Air Pollution Pandemic Kills More People Prematurely than Smoking, Malaria and HIV/AIDS, Study Finds

An air pollution "pandemic" shortens the lives of more people than smoking, malaria and HIV/AIDS, a study has found. Using a newly developed model, scientists have shown air pollution wipes almost three years off people's lives on average, accounting for 8.8 million premature deaths in 2015.

In comparison, smoking was found to shorten people's lives by 2.2 years on average, while HIV/AIDS cut 0.7 years off the average life expectancy. Parasitic diseases like malaria were responsible for losing 0.6 years of life, while violence—including war—cut the average life expectancy by 0.3 years.

Jos Lelieveld and Thomas Münzel, from the Max Planck Institute for Chemistry and the University Medical Centre Mainz, Germany, and colleagues, published their findings in the journal Cardiovascular Research.

Exposure to air pollution for prolonged periods increases the risk of respiratory and heart diseases. In their study, the team created a Global Exposure Mortality Model (GEMM) by incorporating information from other studies looking at the impacts of air pollution. They applied this model to mortality rates that could be attributed to air pollution, then compared them to other factors that shorten people's lives. They were also able to look at the effects of different air pollution sources, from the burning of fossil fuels to natural wildfires, to work out how they impact mortality rates.

East Asia was found to be most affected by air pollution-related mortality rates, with 196 deaths per 100,000 per year attributed. In Europe, it accounted for 133 deaths per 100,000 per year. Fossil fuel emissions were behind a large proportion of air pollution-related deaths, with the findings suggesting life expectancies would increase by between 1.1-1.7 years if all anthropogenic emissions were removed.

In North America, air pollution on average shortened people's lives by 1.4 years, most of which could be prevented by fossil fuels being phased out. The researchers say air pollution can be seen as a pandemic because of the way it is spreading, along with its associated impacts on health.

Lelieveld told Newsweek they were surprised at their findings. "We had not expected that air pollution mortality is so dominant compared to other, more accepted health risk factors, including smoking," he said. "The comparison with violence, being an order of magnitude less of a risk factor, is telling."

He said other related research they have carried out shows the states most affected by air pollution, with eastern areas seeing the biggest losses in life expectancy.

"In North America, about 85 percent of the avoidable (i.e. not natural) air pollution is due to fossil fuel use," Lelieveld said. "Of course, any reduction would help, but a phase-out would be needed to avoid this 85 percent."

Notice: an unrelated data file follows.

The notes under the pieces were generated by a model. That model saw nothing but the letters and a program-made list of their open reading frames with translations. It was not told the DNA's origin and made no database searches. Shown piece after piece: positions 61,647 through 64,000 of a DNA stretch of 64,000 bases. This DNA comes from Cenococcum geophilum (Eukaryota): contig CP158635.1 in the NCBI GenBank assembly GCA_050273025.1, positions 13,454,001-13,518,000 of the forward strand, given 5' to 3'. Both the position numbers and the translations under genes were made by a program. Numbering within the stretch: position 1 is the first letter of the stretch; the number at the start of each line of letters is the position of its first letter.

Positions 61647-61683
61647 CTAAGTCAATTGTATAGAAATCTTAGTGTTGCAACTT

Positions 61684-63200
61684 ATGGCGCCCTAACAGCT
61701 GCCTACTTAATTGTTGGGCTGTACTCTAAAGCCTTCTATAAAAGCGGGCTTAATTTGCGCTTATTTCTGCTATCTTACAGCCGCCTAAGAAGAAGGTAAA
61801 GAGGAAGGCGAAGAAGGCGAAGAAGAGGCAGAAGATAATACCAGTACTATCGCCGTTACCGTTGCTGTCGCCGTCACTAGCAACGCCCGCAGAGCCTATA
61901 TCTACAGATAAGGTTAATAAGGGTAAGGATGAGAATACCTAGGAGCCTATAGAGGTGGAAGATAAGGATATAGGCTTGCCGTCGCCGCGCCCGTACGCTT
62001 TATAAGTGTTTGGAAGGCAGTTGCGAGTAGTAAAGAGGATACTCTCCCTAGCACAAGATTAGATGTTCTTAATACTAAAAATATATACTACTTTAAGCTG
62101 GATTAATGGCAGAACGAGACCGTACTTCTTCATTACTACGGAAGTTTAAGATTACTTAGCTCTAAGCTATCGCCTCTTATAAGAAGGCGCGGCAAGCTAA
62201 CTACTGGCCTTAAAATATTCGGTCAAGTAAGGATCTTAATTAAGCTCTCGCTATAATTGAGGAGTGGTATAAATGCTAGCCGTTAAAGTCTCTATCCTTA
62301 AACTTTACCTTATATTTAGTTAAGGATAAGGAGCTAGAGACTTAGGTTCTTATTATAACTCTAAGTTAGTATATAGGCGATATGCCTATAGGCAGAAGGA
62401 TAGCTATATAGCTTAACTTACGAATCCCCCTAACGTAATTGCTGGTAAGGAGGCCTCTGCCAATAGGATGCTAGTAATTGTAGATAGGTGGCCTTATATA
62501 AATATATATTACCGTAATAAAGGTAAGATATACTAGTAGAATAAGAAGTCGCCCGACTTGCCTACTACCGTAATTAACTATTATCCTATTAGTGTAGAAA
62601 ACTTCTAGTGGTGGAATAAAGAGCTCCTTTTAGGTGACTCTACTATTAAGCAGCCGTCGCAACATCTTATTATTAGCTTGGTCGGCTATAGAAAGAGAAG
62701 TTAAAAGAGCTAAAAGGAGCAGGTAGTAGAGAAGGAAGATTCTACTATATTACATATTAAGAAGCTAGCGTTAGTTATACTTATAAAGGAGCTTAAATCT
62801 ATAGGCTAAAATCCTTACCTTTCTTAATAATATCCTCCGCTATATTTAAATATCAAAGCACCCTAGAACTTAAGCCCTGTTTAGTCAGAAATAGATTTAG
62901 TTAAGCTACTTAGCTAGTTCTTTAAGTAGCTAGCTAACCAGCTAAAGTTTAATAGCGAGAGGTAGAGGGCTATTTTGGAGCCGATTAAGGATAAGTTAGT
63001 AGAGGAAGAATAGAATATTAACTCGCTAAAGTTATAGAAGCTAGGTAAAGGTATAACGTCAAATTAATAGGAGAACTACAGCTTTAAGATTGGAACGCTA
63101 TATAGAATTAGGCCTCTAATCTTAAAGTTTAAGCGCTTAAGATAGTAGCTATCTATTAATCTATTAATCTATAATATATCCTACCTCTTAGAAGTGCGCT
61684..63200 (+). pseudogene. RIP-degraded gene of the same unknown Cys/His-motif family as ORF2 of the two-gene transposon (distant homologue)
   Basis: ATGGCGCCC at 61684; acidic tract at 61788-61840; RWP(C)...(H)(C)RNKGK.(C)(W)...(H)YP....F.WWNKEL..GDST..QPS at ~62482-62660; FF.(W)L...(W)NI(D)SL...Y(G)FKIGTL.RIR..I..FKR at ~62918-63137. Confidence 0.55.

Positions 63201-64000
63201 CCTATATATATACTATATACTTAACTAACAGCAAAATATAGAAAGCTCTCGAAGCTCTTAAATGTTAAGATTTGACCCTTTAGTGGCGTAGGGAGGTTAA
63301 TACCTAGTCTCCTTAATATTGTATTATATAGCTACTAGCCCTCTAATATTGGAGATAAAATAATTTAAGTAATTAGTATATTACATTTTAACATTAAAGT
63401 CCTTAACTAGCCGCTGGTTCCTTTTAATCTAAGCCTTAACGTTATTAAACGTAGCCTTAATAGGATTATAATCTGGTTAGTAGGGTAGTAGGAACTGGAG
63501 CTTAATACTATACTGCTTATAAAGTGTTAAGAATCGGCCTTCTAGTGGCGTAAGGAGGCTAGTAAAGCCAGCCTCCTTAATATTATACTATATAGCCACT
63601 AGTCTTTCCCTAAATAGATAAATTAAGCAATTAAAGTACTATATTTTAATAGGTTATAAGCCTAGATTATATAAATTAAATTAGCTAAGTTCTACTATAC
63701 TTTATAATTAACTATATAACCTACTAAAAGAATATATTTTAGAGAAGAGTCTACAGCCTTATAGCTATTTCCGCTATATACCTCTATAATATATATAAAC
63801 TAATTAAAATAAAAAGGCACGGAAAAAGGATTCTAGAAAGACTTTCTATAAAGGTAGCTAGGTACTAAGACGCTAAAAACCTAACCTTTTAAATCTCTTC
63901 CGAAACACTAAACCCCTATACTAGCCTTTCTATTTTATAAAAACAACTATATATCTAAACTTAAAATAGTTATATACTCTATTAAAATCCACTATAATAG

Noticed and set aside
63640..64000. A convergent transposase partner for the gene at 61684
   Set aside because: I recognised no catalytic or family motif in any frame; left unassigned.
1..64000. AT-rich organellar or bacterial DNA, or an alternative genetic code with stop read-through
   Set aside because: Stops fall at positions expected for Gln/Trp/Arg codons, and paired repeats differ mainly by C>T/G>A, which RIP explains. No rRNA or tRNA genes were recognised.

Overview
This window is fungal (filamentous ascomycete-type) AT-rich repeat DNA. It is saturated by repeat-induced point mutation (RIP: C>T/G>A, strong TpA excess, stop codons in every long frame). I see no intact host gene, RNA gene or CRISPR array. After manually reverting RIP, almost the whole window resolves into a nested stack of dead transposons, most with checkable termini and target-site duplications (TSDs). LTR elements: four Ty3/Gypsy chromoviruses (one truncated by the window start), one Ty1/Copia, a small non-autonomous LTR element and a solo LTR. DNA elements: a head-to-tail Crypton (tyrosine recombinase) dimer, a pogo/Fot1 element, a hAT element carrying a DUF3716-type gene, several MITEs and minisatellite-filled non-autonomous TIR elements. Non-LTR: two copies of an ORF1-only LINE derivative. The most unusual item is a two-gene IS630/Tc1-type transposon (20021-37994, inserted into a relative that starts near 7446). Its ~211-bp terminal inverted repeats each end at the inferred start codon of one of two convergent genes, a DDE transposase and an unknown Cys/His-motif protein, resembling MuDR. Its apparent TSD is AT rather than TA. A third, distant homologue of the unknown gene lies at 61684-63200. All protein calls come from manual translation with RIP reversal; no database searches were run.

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U.S. states and the loss of life expectancy from air pollution. Jos Lelieveld

The team also looked at the effects of air pollution on death rates using six categories relating to diseases. These include lung cancer, heart disease, cerebrovascular disease, chronic obstructive pulmonary disease, lower respiratory tract infection, and non-communicable disease, such as diabetes and high blood pressure.

Heart disease and cerebrovascular disease were found to account for the biggest proportion of shortened lives from air pollution, making up 43 percent of the loss of life expectancy.

The paper has limitations. Because their findings are based on estimates, there is a level of uncertainty. However, the team says any uncertainties about air pollution deaths would also apply to the other risk factors. They say their model can be improved to make it more accurate. They also note that the chemical composition of different sources of air pollution are not the same in terms of toxicity.

However, they conclude that the study shows the impact of air pollution on lowering life expectancy.

In a statement, Münzel said: "Since the impact of air pollution on public health overall is much larger than expected, and is a worldwide phenomenon, we believe our results show there is an 'air pollution pandemic,'" Munzel said. "Policy-makers and the medical community should be paying much more attention to this."

Samuel Cai, Senior Epidemiologist at the George Institute for Global Health, University of Oxford, who was not involved in the study, said the findings provide the most up-to-date estimations on air pollution deaths. "This study once again shows that air pollution is a leading risk factor for health worldwide," he said in a statement. "It is not a secret that air pollution is the 'new tobacco', so the public health implication is very clear—authorities need to act swiftly/comprehensively to protect their citizens from air pollution through science-based policy and healthcare communities should be fully aware of this and act accordingly to advise and protect the most vulnerable groups. I sort of agree that this is a 'pandemic' if this is the trendy term, as WHO put it, 9 out 10 people in the world affected by harmful levels of air pollution. So by definition, and the fact that millions of people indirectly die from it every year, it sounds like the word 'pandemic' qualifies."

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View of Los Angeles. The city ranks highest among U.S. cities for deaths related to air pollution. iStock